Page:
Am Fam Physician. 2002 Jan 15;65(2):285.
Human papillomavirus (HPV) is the most common sexually transmitted disease in the United States. Some studies have shown a potential lifetime risk of HPV infection of 70 percent or greater. Men and women in the 20 to 24 year age group are at highest risk for HPV infection, especially if they are attending college. HPV infection is considered the most important causative factor in the development of cervical cancer, and it increases the risk of penile and anal cancers in men. Studies have shown that members of this age group are generally unaware of HPV. Therefore, primary prevention strategies targeted toward this high-risk age group should be developed. Lambert evaluated the effects of a brief, educational intervention focused on HPV on college students' knowledge of the disease.
The participants in the study were students in either a first-year physician's assistant class or a mid-level psychology class. All students were given a 12-item self-administered questionnaire testing their knowledge of sexually transmitted diseases, specifically HPV infection. An expert panel reviewed the questionnaire, and reliability was evaluated by the test-retest method. After completion of the questionnaire, the students received a brief educational intervention relating to HPV. Three months after the intervention, the same group of students again completed the same questionnaire.
Before the educational intervention, only 47 percent of the HPV-specific questions were answered correctly, compared with 79 percent on the post-intervention questionnaire. There were no differences between men and women in correctly answering HPV-specific questions. The physician's assistant students performed significantly better on the HPV questions than the psychology students.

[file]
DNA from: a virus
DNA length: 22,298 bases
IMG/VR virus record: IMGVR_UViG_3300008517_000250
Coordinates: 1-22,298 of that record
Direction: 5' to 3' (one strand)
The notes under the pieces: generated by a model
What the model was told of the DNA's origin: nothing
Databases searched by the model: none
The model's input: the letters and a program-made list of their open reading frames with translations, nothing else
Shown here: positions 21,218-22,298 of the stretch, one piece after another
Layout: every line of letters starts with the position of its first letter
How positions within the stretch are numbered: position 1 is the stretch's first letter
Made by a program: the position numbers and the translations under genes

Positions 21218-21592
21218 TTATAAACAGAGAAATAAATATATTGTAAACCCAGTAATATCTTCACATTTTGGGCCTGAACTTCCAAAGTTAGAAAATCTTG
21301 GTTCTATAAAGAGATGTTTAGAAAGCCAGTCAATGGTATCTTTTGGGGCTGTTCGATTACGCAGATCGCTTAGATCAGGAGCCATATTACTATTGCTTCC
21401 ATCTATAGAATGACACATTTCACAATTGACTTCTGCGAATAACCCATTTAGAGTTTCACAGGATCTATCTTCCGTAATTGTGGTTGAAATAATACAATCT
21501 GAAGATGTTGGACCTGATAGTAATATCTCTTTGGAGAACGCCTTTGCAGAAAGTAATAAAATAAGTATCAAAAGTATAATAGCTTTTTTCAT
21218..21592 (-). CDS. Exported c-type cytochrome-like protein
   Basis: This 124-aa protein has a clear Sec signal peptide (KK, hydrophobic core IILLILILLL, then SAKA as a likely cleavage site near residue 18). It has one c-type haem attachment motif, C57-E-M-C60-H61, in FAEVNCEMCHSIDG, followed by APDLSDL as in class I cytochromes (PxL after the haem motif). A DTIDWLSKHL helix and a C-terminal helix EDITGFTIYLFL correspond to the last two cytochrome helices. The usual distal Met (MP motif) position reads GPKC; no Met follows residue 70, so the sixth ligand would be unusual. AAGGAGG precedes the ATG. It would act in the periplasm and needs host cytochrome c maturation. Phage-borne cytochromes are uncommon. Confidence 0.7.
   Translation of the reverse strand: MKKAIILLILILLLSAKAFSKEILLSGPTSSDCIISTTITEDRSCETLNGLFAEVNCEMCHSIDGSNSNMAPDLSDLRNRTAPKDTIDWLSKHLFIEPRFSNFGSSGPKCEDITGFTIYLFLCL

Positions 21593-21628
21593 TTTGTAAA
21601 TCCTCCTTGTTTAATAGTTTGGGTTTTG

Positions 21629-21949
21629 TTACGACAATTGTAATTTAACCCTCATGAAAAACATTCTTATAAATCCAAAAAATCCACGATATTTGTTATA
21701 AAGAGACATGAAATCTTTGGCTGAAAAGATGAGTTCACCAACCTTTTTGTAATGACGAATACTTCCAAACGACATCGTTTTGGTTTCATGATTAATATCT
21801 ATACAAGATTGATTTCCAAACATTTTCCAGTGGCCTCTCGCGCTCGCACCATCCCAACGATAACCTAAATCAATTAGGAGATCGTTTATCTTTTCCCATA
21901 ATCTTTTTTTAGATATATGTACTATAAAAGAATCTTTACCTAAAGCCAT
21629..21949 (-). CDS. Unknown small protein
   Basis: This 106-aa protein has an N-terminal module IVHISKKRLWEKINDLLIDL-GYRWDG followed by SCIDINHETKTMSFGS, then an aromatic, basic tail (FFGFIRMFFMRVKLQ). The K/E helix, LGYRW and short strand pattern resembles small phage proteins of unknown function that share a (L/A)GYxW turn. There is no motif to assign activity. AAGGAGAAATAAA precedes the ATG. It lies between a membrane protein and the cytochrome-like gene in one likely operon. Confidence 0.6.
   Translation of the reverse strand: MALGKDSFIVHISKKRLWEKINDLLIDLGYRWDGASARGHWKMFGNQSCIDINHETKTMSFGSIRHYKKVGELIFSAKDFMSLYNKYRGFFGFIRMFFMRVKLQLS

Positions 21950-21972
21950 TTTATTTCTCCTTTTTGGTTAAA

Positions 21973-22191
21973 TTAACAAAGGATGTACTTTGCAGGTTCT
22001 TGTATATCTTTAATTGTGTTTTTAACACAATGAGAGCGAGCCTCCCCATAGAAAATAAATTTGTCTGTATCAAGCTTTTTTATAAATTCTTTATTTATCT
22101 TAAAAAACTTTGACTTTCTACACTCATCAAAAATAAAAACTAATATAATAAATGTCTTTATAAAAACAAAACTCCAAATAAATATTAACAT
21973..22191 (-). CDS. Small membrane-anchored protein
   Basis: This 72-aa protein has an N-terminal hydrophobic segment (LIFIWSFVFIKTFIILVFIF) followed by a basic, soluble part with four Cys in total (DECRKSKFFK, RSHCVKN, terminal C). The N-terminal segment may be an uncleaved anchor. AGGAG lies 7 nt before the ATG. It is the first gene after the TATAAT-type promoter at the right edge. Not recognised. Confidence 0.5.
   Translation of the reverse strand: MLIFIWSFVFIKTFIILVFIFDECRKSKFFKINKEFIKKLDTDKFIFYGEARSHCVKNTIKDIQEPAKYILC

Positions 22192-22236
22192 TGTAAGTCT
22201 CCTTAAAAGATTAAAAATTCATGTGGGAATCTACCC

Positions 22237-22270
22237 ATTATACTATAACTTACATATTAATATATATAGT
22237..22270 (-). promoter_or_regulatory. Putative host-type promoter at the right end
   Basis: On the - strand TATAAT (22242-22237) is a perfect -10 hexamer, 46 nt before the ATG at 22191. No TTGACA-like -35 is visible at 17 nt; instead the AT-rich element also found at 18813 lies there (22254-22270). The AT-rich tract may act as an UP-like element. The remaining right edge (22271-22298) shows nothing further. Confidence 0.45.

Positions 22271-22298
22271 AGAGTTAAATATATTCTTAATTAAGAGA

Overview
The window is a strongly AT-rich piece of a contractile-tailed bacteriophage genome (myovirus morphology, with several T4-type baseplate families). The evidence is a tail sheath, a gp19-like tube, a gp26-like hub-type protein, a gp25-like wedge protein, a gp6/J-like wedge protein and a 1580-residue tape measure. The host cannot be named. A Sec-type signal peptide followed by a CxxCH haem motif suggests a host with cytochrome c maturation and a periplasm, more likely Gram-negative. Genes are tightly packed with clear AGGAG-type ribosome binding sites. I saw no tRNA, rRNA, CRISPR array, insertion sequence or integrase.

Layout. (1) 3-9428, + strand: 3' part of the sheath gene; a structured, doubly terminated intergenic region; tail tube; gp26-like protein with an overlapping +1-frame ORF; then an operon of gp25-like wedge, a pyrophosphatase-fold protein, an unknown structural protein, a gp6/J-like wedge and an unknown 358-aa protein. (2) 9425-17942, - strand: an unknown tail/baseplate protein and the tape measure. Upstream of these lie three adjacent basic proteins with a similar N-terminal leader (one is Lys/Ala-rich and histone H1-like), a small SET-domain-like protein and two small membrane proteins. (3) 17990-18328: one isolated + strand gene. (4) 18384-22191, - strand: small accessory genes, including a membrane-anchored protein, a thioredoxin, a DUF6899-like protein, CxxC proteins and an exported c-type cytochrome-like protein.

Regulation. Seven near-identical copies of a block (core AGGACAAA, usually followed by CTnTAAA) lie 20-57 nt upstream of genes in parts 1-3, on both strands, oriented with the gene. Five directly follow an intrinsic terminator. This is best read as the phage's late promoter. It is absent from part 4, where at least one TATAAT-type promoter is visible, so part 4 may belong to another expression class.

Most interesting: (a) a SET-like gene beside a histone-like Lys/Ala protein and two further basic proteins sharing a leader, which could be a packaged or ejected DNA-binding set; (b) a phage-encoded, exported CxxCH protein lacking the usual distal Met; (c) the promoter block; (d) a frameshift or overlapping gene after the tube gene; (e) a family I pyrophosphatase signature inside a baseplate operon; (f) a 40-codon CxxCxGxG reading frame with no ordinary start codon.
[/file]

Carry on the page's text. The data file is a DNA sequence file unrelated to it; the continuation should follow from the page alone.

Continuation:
The author concludes that only a small number of college students are familiar with HPV, despite the fact that HPV infection is so common among this population. Brief, HPV-focused educational interventions are an effective way for physicians to improve their patients' knowledge of HPV. The author adds that further studies must be performed to evaluate the effectiveness of HPV-specific education on changing risky sexual behaviors.
Lambert EC. College students' knowledge of human papillomavirus and effectiveness of a brief educational intervention. J Am Board Fam Pract. May-June 2001;14:178–83.
editor's note: The impact of HPV infection in college-age persons can be substantial over the course of a lifetime. Lambert's study showed that a brief educational intervention improved college students'understanding of this sexually transmitted disease. This intervention could easily be performed, even in a busy family practice office. However, an understanding of HPV may not necessarily decrease risky sexual behaviors. Until this intervention can be correlated with risk reduction, physicians should emphasize the importance of decreasing the risk of exposure. This can be accomplished by educating patients in the importance of delaying the age of first intercourse, maintaining monogamous relationships and using condoms appropriately. Unfortunately, with regard to HPV, condom use only reduces the risk of transmission. These instructions, along with educational interventions, can lead to a reduction in the potential for HPV transmission.—k.e.m.
Copyright © 2002 by the American Academy of Family Physicians.
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